Every month I will be updating this article with the best mystery books of 2022.
I read a lot of mystery novels, old and new. At the end of each month, I will be looking at the mystery books I read that were released that prior month, and select two of them to list here!
This way you get a good sampling of the best mystery books of 2022 as I will have two per month, for a total of 24 of the best mystery books of the year.
The list is sorted alphabetically by author surname. Last updated: end of July 2022.
The Runaway by Nick Petrie: I must admit I was a bit nervous going into this one. The Peter Ash series is my #1 recommended series in the if you like Jack Reacher article I wrote. It’s one that I recommend to any Reacher fans.
This is the 7th novel but I was a bit concerned as I wasn’t a big fan of the last two. The Wild One was a book set in Iceland that just felt more depressing than anything. The Breaker took me a while to get into and just didn’t seem as inspired as previous novels.
Thankfully, Nick Petrie is back in style with an excellent book! I loved The Runaway and if I do a “Best Peter Ash” book listing, then it’s possible this one will be top 3.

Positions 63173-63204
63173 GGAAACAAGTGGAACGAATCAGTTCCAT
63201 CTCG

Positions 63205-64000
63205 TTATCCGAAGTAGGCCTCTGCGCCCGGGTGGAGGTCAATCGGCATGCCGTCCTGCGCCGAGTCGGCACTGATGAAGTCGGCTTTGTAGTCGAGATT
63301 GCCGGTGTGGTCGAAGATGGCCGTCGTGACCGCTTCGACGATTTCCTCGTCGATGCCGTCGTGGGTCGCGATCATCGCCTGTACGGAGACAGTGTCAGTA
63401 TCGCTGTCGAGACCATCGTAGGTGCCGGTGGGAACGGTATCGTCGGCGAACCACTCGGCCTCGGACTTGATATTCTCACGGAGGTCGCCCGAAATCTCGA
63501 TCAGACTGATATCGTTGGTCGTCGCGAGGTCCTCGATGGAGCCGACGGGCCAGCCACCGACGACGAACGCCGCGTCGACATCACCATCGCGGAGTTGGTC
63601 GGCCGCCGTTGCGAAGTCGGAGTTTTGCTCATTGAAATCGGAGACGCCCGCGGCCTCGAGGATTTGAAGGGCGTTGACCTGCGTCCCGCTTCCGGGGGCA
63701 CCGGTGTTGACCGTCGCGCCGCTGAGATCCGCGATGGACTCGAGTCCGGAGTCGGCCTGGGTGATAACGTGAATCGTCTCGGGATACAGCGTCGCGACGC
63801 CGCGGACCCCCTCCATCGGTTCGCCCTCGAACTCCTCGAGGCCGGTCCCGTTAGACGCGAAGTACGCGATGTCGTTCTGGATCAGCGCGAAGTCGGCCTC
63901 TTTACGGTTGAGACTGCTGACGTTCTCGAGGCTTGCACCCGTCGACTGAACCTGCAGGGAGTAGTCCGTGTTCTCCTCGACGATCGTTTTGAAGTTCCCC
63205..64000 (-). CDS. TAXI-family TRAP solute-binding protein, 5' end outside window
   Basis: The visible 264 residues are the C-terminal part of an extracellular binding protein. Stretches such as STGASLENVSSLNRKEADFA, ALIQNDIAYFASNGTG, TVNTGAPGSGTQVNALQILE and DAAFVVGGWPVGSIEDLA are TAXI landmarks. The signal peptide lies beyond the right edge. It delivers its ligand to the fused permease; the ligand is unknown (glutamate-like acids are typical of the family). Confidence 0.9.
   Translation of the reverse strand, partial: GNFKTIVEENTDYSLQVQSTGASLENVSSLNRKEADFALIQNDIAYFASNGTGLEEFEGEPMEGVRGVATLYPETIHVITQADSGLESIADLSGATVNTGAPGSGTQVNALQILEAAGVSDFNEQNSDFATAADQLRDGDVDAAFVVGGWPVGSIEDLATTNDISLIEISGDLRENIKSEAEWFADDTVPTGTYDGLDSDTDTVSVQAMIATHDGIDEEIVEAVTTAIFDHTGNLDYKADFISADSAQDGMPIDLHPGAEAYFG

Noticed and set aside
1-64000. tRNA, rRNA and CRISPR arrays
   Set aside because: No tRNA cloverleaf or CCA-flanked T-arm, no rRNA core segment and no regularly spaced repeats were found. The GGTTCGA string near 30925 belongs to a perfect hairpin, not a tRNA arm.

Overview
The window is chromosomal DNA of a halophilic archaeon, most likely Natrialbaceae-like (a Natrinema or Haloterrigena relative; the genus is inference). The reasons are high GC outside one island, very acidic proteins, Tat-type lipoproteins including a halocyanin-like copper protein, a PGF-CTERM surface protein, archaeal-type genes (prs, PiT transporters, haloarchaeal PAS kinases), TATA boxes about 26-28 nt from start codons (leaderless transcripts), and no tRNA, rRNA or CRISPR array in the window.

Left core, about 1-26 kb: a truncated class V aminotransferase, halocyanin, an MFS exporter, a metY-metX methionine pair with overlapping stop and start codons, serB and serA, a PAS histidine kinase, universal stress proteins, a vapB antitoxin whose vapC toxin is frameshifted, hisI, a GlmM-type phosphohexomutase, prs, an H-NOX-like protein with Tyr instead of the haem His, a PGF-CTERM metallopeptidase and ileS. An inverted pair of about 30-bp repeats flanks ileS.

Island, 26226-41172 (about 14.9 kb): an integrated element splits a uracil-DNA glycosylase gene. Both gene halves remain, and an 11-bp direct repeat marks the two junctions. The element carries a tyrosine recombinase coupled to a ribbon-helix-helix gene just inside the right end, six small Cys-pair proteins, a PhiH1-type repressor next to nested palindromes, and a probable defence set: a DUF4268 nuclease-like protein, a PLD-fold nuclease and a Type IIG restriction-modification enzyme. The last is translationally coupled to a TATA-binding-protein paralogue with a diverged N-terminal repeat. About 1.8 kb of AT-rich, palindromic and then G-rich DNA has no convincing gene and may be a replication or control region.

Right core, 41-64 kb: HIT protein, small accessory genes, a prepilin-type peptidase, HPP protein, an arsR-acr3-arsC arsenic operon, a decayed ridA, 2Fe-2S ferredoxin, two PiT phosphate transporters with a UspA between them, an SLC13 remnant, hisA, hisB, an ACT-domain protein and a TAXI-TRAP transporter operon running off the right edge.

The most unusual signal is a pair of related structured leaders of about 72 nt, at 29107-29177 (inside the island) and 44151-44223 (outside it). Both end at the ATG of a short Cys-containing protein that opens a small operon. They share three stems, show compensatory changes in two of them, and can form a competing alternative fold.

This one is about Peter Ash driving on an isolated road when he stumbles upon a woman in danger. Her car is dead and her ex-cop husband is chasing after her for seeing something she wasn’t meant to.
This was a non-stop action book and Nick really brought out the best in Peter Ash here.
A Flicker in the Dark by Stacy Willingham: This is the first novel written by Stacy and WOW – this is one author I will be reading more.
I actually listened to this one. Karissa Vacker is the narrator and I love every mystery/thriller she does so will normally listen to them over reading. She did Every Vow You Break by Peter Swanson which made me fall in love with her narrating skills.
20 years ago, six girls went missing in a small town. The person behind it was Chloe Davis’s dad, when she was 21 years old. The book takes place 20 years later. Chloe now works as a psychologist and is busy preparing for her wedding. She’s just feeling happy – when suddenly teenage girls start going missing again, bringing back memories of the past.